Opened 7 years ago

Closed 2 years ago

Last modified 13 months ago

#9180 closed bug (fixed)

PANIC: unable to find irq routing for PCI 1:0:1

Reported by: Joshua Owned by: kallisti5
Priority: normal Milestone: R1
Component: System/Kernel Version: R1/Development
Keywords: pci irq routing Cc:
Blocked By: #13387 Blocking:
Has a Patch: no Platform: x86

Description

When trying to boot on an IBM ThinkCentre M51, hrev44678 panics with the following error:

PANIC: unable to find irq routing for PCI 1:0:1 (KDL photograph)

When I proceed with “continue”, it boots and everything seems to work. The only extension card inside is a PCI Express video card. The Syslog is attached.

Attachments (2)

syslog (410.0 KB) - added by Joshua 7 years ago.
acpi_namespace (17.7 KB) - added by Joshua 7 years ago.

Download all attachments as: .zip

Change History (15)

Changed 7 years ago by Joshua

Attachment: syslog added

comment:1 Changed 7 years ago by luroh

Blocking: 7665 added

comment:2 Changed 7 years ago by mmlr

I've looked over the code with the given PCI information from the syslog but couldn't find anything sticking out. The only thing that came to mind, also possibly connected to #9165, is that we still don't scan a possible PCI Express root bridge for routing tables. Can you please attach the output of "cat /dev/acpi/namespace" here so that we can check for that case, i.e. if there is a PCI Express root bridge with a _PRT method that we're not taking into account.

Last edited 7 years ago by mmlr (previous) (diff)

comment:3 Changed 7 years ago by Joshua

I can't access the computer until the weekend, I'll post the output then.

comment:4 Changed 7 years ago by mmlr

Owner: changed from axeld to mmlr
Status: newin-progress

One thing is for certain: The error should actually propagate upwards and cause the IO-APIC not to be used. I'm going to fix this later on, though it will probably cause a regression for you until the root cause is fixed.

I've noticed that both of the machines, the one here and the one in #9165 are of the Pentium 4 era. These are still relatively "early" in ACPI terms and may not really do things like it is done for current hardware. At least having the PCI Express bus separately is not so common on current implementations AFAICT.

It is theoretically possible to map the separate PCIe roots to PCI busses, but it requires the use of the _BBN field and comparing it to the BIOS set bus number on the PCI host bridge. This is at least inconvenient for Haiku, as the PCI module already sets up the busses and by that overwrites the BIOS configured bus numbers before the interrupt routing is determined. So to implement this mapping one would have to store these original values somehow in the PCI module and expose a way to get at them.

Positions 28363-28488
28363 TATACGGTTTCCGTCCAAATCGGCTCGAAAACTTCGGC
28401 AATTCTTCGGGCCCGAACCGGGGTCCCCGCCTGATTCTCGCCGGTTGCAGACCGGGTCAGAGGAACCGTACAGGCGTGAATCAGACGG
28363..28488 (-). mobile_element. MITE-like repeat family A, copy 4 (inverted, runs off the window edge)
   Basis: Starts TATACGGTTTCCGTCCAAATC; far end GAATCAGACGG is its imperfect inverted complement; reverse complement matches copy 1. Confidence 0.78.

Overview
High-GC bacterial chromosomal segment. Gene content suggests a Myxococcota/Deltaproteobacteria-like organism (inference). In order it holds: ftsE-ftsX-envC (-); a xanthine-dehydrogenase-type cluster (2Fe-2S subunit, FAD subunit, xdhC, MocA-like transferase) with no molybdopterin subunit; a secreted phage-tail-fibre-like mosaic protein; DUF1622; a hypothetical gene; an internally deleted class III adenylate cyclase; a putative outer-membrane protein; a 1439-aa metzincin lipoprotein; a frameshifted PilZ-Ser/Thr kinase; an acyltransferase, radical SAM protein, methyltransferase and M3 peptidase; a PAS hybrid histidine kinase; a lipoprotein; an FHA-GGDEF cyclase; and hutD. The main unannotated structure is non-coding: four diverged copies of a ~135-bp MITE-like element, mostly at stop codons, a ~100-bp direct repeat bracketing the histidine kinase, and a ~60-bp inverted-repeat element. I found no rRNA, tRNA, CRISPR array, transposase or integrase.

In current hardware implementations the PCIe host bridges are usually enumerated as PCI devices under the normal PCI root (this is the case here as well from a PCI point of view) and then the ACPI tables simply follow that and put the PCIe root as a device node on the PCI parent. This way a simple 1:1 mapping while enumerating both busses can be done. This is what is currently implemented in Haiku.

A possibly better approach to this whole mess and back and forth with PCI would be to make the PCI module responsible for the whole interrupt routing mechanism. This would make sense as what is currently done is really just PCI interrupt routing, not any kind of other interrupt routing (as there aren't any other interrupt sources that use this kind of routing on x86). So putting it in the PCI module would make sense. It would reduce the knowledge and redundancy the kernel has about PCI for this task at least, which would be much cleaner.

Changed 7 years ago by Joshua

Attachment: acpi_namespace added

comment:5 Changed 7 years ago by Joshua

You can find the output of “cat /dev/acpi/namespace” in the file “acpi_namespace” that I have attached.

comment:6 Changed 6 years ago by korli

Hello Joshua, it seems the acpi_namespace output you attached is incomplete. That could be a bug, but could you please try again the command and see if the result is the same? Thanks.

comment:7 Changed 6 years ago by tqh

No, it's complete, it's just that the shutting down in the namespace driver causes the 'bad semaphore' message and the tree ends that way as it is printed line by line it would need processing the whole tree to have a better visual.

comment:8 in reply to:  7 Changed 6 years ago by korli

Replying to tqh:

No, it's complete, it's just that the shutting down in the namespace driver causes the 'bad semaphore' message and the tree ends that way as it is printed line by line it would need processing the whole tree to have a better visual.

I fixed the incomplete read in hrev45789. Here at least I get more lines now than before :) That said, I agree it could be a bit improved.

comment:9 Changed 2 years ago by kallisti5

Owner: changed from mmlr to kallisti5
Status: in-progressassigned

comment:10 Changed 2 years ago by kallisti5

Blocked By: 13387 added

comment:11 Changed 2 years ago by kallisti5

Please give hrev51032 or later a try. While the core issue for this one wasn't fixed.. it should help the system power through the problem and boot anyway with the devices missing IRQ mapping simply not working with a warning in syslog.

comment:12 Changed 2 years ago by kallisti5

Resolution: fixed
Status: assignedclosed

Since there has been no activity in > 1 month, i'm going to assume this one is resolved. Feel free to re-open if seen again.

comment:13 Changed 13 months ago by waddlesplash

Blocking: 7665 removed
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